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Remarks on Presenting the Presidential Unit Citation to Members of the United States Public Health Service Commissioned Corps

September 24, 2015

Last year, as Ebola spread in West Africa, I said that fighting this disease was more than a national security priority, it was a critical example of American leadership. These professionals from the U.S. Public Health Service were some of the Americans on the frontlines of that effort. And before you came in, I had the opportunity to award them with the Presidential Unit Citation.

Now, understand that this corps of public health professionals are on the front lines all the time. And when you think of some of the most difficult, challenging tragedies or public health challenges that we've experienced over the last several decades, these are the folks who've been there from the start. After 9/11, after hurricanes, after Sandy Hook, after Deepwater Horizon or the Boston Marathon bombing, they come in to help support, advise, and oftentimes provide direct treatment in some of the most difficult situations imaginable.

But this was a unique deployment by this unit. Like so many others, they signed up to leave their loved ones and head straight into the heart of the Ebola epidemic, understanding that there were significant risks that they themselves would be confronting as a consequence of helping others. Thanks to their skill, thanks to their courage and their dedication, they not only helped to keep the American people safe, they led a global response. It was not until they arrived that other countries were confident that they could send their own health workers in, because they knew that this outstanding group of individuals and health professionals were there on the job and would provide them the kind of support that could make their own efforts safe.

We're not yet at absolute zero when it comes to this Ebola epidemic that took place in West Africa, but we have turned the tide on the epidemic. The cases we now see are much more sporadic, and we have, as a consequence of the work that these individuals started—started to build the kind of public health infrastructure in many of these countries—they can prevent an outbreak in the future.

I want to thank Secretary Sylvia Burwell, Surgeon General Murthy, because they were critical in helping to move us to the next phase of the fight: transitioning from a military response to a civilian response. We're also now better prepared for disease outbreaks like Ebola here at home. Our health care professionals are better trained. Our screening processes have improved. Our hospitals are more capable with new protocols and new protective gear. None of this progress could have been made without America's public servants like these.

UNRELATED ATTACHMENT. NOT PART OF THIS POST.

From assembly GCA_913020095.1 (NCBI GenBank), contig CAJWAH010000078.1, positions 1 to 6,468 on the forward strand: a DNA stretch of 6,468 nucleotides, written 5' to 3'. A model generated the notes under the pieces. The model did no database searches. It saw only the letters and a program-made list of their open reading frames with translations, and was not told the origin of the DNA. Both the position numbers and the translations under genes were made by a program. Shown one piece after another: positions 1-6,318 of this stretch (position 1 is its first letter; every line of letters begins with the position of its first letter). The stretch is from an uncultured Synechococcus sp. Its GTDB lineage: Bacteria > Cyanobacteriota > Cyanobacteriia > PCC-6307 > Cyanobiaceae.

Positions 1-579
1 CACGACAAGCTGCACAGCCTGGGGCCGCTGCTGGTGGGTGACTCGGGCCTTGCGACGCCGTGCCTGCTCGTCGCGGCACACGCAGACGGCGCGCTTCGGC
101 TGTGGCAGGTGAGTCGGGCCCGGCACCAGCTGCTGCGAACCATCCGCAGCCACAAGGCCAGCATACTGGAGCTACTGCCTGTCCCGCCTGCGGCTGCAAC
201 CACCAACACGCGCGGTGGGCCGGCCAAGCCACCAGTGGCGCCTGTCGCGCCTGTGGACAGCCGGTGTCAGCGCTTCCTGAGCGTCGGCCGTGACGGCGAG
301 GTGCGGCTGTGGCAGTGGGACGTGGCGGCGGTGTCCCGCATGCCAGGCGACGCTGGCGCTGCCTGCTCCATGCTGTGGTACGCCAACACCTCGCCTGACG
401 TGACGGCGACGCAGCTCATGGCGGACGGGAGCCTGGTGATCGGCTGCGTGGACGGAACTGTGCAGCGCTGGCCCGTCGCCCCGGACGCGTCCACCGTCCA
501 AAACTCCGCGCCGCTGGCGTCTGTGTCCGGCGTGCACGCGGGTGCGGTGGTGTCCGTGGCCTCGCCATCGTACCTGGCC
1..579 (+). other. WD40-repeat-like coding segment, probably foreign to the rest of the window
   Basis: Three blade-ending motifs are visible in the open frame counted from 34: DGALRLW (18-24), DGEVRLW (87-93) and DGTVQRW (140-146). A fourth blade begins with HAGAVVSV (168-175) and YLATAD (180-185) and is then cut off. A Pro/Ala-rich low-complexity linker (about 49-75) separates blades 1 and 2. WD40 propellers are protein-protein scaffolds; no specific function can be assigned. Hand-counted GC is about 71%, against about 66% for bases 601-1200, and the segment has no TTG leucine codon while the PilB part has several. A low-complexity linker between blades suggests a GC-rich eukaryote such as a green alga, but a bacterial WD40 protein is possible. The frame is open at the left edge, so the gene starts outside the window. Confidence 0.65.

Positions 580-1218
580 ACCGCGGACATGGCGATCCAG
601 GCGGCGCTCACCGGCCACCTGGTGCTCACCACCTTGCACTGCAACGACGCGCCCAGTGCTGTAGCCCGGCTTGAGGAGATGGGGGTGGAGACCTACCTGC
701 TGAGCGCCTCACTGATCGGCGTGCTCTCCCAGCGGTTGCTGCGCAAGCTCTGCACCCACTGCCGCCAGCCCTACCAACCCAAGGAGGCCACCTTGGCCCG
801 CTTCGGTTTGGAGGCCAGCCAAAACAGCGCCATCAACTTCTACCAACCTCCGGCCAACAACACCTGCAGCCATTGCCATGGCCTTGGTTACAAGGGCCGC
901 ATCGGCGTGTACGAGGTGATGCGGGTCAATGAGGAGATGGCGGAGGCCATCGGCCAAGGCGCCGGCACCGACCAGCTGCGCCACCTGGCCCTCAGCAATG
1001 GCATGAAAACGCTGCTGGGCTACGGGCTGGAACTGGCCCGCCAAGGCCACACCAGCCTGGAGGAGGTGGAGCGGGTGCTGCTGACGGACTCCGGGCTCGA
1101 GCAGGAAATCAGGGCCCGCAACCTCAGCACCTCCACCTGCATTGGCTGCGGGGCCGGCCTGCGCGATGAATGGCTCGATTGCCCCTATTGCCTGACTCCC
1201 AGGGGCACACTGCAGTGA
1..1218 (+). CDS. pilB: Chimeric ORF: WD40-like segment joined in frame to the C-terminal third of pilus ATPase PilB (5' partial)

The troops who supported the global response, the CDC experts tracking cases, the HHS scientists testing vaccines, the USAID workers and PHS doctors and nurses who served directly in the field—all of these Americans, not just the ones in this room, but thousands of the Public Health Service individuals, the thousands more who helped support them, they made this progress possible.

His Holiness Pope Francis spoke today in Congress about the need for us to apply the Golden Rule and to have a sense of morality and common humanity at the center of our Government. Well, these are individuals who represent that spirit of that kind of selflessness that ends up helping the most vulnerable, the poorest, the people who are least capable of fending for themselves against invisible killers like Ebola. So I'm extraordinarily grateful to all of them.

It is a useful occasion for me to note that organizations like the Public Health Service's Commissioned Corps need support from Congress in order to continue to excel at their mission. And so I hope that Congress chooses to keep our Government open and operating so that heroes like this can keep working to extinguish disease and ignite hope wherever it is needed most. That's what America does. That's what these individuals represent. That's why I could not be more incredibly proud of them, but of the American people who support them.

Thank you. Good job. All right.

NOTE: The President spoke at 2:46 p.m. in the Oval Office at the White House.

Barack Obama, Remarks on Presenting the Presidential Unit Citation to Members of the United States Public Health Service Commissioned Corps Online by Gerhard Peters and John T. Woolley, The American Presidency Project

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